01/03/2011. Contributed by Richard Palmer
pub: Subterranean Press. 99 deluxe hardback. Price: $ 20.00 (US). ISBN: 978-1-59606-354-9.
check out website: www.subterraneanpress.com
'The Executioness' is the companion piece to Paolo Bacigalupi's 'The Alchemist', also reviewed this month.
Tobias S. Buckell's novella is, of course, set in the same land. The brambles, which spring up through the use of magic, are a menace and people are brutally executed for the use of magic.
At the opening of 'The Executioness' we learn that one of the executioners, Anto, is dying. He is called to perform his duty but, unable to do so, he forces his daughter into doing it for him. Normally, had he had a son, he would have long before been readied to take Anto's place when he was no longer able to carry out executions.
Reluctantly, she does so. Despite her father attempting to convince her that she will cope, she finds that ending a man's life in this manner is difficult and unpleasant. Having done so, though, she returns home, thankful that she will probably never have to do it again.
On her return, she discovers that raiders from another country have destroyed her home, left her father for dead, killed her husband and taken her children.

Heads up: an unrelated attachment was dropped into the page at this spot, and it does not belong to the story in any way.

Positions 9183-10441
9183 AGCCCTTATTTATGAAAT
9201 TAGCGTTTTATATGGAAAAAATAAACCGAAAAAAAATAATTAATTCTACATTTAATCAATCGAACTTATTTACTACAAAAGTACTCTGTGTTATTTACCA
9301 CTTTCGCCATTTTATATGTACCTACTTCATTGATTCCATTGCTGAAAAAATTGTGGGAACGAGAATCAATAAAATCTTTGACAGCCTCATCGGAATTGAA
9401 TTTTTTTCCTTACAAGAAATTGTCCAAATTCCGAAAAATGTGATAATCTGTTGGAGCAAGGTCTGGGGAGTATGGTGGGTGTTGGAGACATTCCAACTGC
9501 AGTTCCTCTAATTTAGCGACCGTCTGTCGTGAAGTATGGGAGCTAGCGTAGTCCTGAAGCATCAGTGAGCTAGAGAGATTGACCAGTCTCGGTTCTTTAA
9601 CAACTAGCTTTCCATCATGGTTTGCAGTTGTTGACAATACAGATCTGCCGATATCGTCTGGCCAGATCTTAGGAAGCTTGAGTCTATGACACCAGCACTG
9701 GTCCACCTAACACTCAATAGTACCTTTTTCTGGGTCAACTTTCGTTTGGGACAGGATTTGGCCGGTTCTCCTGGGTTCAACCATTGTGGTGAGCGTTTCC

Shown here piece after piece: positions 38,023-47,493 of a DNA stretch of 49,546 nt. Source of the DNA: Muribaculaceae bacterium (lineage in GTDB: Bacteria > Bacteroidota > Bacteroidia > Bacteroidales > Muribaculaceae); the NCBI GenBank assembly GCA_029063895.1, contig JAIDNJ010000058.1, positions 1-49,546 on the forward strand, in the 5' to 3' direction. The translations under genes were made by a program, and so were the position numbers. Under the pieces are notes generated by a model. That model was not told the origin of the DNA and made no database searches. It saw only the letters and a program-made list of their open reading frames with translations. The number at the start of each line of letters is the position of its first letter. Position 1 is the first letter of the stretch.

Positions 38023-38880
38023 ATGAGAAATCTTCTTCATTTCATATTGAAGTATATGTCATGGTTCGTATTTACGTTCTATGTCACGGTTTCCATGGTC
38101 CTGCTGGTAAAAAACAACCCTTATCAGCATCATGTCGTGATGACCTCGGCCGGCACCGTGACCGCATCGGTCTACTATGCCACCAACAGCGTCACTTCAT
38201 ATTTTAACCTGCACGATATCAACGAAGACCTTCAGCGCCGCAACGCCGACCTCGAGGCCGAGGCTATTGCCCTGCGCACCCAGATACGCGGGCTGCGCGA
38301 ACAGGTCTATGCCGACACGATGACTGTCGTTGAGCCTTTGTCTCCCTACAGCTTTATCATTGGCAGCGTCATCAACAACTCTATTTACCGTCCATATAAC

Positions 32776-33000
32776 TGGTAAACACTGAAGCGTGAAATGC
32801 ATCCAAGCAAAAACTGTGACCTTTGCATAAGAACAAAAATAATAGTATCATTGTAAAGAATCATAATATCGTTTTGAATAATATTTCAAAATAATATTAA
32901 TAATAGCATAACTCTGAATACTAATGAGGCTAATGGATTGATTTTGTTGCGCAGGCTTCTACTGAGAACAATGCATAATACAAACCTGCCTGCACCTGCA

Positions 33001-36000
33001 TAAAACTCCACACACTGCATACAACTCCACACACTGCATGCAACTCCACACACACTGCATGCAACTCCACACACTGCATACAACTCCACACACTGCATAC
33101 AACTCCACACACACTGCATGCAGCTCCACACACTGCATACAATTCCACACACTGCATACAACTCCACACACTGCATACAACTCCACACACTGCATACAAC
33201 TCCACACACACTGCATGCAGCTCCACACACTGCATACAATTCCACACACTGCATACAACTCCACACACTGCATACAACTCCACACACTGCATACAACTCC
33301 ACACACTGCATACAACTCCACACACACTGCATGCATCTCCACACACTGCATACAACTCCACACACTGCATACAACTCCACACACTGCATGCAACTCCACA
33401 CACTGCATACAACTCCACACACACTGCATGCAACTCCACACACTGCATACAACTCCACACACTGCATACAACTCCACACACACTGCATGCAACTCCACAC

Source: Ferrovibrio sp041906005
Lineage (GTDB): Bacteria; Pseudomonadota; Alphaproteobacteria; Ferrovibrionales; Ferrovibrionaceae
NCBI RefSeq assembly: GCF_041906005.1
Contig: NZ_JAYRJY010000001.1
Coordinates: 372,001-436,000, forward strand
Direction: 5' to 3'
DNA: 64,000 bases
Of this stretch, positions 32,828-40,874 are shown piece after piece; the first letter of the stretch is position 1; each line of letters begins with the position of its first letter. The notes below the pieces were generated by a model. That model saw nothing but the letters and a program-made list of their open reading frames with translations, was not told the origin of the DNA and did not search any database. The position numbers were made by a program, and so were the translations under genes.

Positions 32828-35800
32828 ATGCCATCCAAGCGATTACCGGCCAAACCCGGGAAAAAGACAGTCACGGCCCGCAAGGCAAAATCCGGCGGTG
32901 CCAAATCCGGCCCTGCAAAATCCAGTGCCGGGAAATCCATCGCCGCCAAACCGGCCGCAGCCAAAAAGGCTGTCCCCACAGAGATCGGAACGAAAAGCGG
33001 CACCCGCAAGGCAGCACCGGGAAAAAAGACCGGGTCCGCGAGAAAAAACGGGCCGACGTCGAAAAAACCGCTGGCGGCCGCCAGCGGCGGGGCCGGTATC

Following the raiders, she manages to gain for herself a reputation as a woman not to be trifled with in fighting off some men who attack her, though on several occasions she tries to make clear that her role has been exaggerated.
She is taken on by a trade caravan and eventually her reputation becomes so fierce that she is able to form an army of women who have all lost husbands and children to the raiders. Here Buckell explores the idea that, though in these kind of wars it is the men who fight that get all the glory for their suffering on the battlefield, that the women's role is all too often ignored. They are forced to make huge sacrifices, as she has. Through the training she receives in warfare and the simple fact that the women she has gathered have little to live for, save vengeance, she makes a formidable and terrifying army.
Similarly to the Bacigalupi novella, this story is short and quite straight-forward, as befits a short story. It was interesting to see, however, a different writer's approach to the same society. Some of the consistency within the two stories was good to see, though. For example, both the main characters are essentially nameless, being referred to by their professions. Different sides of the problems related to the bramble are foregrounded in each novella.
Overall, I enjoyed this little experiment.
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Stephen Hunt's novels - USA